October 16, 2014

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Is It Time for a Network Refresh?

On average, bandwidth consumption and data volumes in the data center double every 18 months. The number of devices accessing the network doubles every 30 months. Is your network infrastructure built to support such explosive growth?

 

Many networks are not. The refresh cycle for enterprise networking equipment keeps getting longer and has now reached a six-year high, according to Dimension Data’s Network Barometer Report 2014. In fact, half of network switches, routers and wireless devices are either aging or obsolete. Devices that are past end of sale are considered “aging,” while those past end of support are considered “obsolete.”

 

Many organizations have delayed upgrades in an attempt to squeeze every last drop of juice from their legacy network equipment. However, even though certain components of your network infrastructure may still be working, older technology could be preventing your network from properly supporting the latest technologies and growing numbers of users and devices.

 

High-performance Wi-Fi is essential for most enterprises, yet a rapid increase in mobile device density is making it difficult to keep up with heavy bandwidth demands. The wired network plays a key role in wireless LAN performance, particularly with the new 802.11ac Wi-Fi standard. Organizations will likely need to not only rethink wireless network design but to upgrade their wired network, which will in turn make the wireless network function better.

 

Meanwhile, bandwidth-heavy technologies such as virtualization, cloud computing, mobility, video and big data are contributing to an immense increase in network traffic. Aging networks simply lack the capacity, flexibility and performance these technologies demand.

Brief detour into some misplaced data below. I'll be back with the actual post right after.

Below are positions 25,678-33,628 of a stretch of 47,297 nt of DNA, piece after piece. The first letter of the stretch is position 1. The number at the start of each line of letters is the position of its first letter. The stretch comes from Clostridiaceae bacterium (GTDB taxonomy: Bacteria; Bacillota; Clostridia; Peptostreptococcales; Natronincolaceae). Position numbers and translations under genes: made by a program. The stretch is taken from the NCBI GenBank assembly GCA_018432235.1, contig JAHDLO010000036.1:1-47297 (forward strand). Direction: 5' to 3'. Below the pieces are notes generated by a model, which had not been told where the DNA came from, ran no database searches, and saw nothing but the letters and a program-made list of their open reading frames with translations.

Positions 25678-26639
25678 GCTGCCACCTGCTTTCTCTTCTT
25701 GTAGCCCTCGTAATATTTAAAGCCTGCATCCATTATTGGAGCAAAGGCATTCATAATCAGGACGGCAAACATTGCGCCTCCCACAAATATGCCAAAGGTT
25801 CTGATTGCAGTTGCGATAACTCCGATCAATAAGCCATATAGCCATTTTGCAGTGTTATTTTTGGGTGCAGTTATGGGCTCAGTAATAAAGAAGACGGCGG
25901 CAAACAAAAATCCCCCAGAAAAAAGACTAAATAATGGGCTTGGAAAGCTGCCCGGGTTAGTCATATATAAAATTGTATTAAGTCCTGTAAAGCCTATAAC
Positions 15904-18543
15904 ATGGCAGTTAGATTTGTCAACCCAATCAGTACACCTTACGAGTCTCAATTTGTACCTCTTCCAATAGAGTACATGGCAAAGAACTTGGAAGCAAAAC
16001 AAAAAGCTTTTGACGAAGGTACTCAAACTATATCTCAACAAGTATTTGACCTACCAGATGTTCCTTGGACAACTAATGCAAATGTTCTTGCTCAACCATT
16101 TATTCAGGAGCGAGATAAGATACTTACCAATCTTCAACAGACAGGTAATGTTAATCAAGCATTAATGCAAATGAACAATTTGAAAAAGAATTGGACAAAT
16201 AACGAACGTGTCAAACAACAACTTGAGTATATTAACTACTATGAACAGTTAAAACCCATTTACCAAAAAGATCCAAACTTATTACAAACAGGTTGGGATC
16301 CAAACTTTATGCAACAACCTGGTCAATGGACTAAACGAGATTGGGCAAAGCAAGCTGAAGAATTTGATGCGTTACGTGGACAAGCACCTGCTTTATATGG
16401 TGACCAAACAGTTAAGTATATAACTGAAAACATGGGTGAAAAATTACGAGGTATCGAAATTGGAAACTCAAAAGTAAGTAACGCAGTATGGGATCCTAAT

In addition to better supporting the wireless, VoIP and virtualized environments, an up-to-date network infrastructure delivers several key business benefits:

 

  • Productivity will be enhanced when employees have access to more reliable connections, inside and outside of the office.
  • Your network will be able to support innovative services and new product features and functionality.
  • Your network will be more efficient, more cost-effective and easier to manage.

 

Fortunately, lower prices for Ethernet technology are making a network refresh more economically feasible. In addition, cloud-based configuration and administration tools are making it easier to manage the network infrastructure. Network switches that provide Power over Ethernet capabilities support wireless access points and VoIP equipment without having to run AC power to each of those devices.

 

The ICG Network Infrastructure team has proven expertise in the design, configuration, installation and support of best-in-class network solutions. Let us assess your network infrastructure to determine if it’s capable of supporting wireless, VoIP and virtualization and other state-of-the-art technologies. A network refresh may be necessary to take your organization to the next level.

September 4, 2014

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How to Access Your Desktop from Anywhere

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In a traditional office environment, each employee has their own computer with its own operating system and applications. Any type of desktop maintenance, from software updates to technical support issues, would require a visit from the IT department that forced the employee to stop working until the issue was resolved.

 

In today’s fast-paced, technology-driven business world, this approach doesn’t work. It’s expensive, slow, complex and labor-intensive. Also, with the emergence of mobility and bring-your-own-device (BYOD) policies, employees can’t be tied to their desks. They need to be able to access their desktop and all of its functionality from anywhere at any time.